Social enterprise—selling life-changing products and services across the “last mile” to the poorest people on the planet—has become an extremely popular way to try to create sustainable, positive social change. However, in our experience, it’s in the last yard of the last mile of distribution—reaching the right customers and closing the deals—that the race is won or lost.
As sales consultants in the developing world, we deal with “last yard” problems every day. We work with talented and visionary social enterprise leaders, but the fact is that many of them have very limited sales experience. And, critically, most of them (used to) buy into three commonly held myths about selling to the poor:
Myth 1: “Poor people don’t have money.”
This myth has created a huge mental block for people at almost every organization with which we have worked. The truth is that poor people don’t have much money, and so they tend to be very careful with what they have. Social enterprises make really bad decisions based on belief in this myth, such as setting prices at unsustainable levels, relying too heavily on microfinance, or subsidizing purchases. These are all dangerously flawed strategies, because they are seldom–if ever—sustainable and often result in fatal financial stresses. If you subsidize prices or offer microfinance, for example, what happens to your business if the source of subsidy or loans goes away or can’t scale with your business? If you set prices too low, you can’t pay your employees well enough and will likely experience unhealthy turnover.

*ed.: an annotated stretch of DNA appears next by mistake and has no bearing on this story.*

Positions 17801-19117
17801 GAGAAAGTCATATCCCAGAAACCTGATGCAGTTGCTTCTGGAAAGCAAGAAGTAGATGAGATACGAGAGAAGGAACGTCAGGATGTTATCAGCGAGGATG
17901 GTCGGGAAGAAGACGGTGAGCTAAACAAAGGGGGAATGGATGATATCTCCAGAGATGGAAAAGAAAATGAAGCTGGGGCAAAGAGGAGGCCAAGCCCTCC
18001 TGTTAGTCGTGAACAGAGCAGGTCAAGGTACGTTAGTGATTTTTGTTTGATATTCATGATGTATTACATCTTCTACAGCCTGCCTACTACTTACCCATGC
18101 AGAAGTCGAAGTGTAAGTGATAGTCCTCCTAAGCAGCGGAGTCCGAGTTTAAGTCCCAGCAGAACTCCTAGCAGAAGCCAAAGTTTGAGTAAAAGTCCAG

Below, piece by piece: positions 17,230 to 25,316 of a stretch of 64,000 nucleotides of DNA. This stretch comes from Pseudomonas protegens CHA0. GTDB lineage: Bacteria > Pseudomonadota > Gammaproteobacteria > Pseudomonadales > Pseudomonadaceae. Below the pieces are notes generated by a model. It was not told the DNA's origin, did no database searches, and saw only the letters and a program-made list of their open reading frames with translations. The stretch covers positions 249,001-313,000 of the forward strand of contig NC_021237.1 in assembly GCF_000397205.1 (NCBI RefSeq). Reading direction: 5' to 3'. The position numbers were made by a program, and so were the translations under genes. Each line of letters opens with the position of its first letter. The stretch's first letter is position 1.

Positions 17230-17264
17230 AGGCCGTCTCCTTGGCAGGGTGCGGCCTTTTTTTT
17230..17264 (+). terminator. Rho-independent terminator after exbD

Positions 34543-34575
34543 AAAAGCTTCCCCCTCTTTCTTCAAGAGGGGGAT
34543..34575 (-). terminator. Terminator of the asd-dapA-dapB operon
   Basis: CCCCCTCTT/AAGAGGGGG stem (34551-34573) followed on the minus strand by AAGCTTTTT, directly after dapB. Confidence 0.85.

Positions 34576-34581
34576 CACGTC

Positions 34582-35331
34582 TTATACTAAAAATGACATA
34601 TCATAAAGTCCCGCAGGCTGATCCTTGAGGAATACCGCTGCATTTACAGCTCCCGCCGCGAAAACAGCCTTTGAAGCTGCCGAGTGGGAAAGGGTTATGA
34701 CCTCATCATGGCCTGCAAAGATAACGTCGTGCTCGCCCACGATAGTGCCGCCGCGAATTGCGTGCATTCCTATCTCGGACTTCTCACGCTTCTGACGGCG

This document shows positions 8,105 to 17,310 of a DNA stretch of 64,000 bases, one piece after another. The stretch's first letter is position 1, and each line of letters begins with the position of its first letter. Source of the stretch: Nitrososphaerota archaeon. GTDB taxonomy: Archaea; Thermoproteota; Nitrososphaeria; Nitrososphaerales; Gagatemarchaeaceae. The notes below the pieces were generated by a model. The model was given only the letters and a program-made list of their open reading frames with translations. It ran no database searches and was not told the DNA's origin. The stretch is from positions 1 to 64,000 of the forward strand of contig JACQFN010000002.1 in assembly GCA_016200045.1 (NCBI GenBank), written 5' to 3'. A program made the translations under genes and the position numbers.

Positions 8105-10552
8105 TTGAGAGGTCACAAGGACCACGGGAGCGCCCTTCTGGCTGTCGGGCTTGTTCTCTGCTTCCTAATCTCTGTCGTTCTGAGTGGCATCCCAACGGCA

Consider one organization we know that wanted to scale from 10,000 to 70,000 buyers. The company was selling its product—a cement latrine—with a full package—including the platform, pour-flush ceramic pan, containment box, connecting tube, below-ground cement silo, and lid—for $35. The problem? The price was too low. Sales people, who worked on commission, earned just $0.50 per sale, or 1.4 percent of the cost of the unit. Unsurprisingly, sales team turnover was high, and the organization was constantly spending valuable time and resources—more than it could afford— to attract and train new salespeople.
Realizing that it would need to improve compensation to stabilize the sales force, the organization’s leaders swallowed hard and increased their prices. Much to their surprise and relief, sales didn’t drop. In fact, they increased. Clients saw the value of the product and didn’t balk at the $45 price. And salesperson turnover decreased, because the math worked. With a more reliable team in place, the organization made 143,000 sales in the subsequent 30 months.
Myth 2: “Selling is pitching.”
Inexperienced (or poorly trained) salespeople often present the features and benefits of a product when they talk to prospective customers, but fail to demonstrate how the product meets a customer need. They assume a need and then try to talk customers into buying. That’s “pitching” but it isn’t “selling.”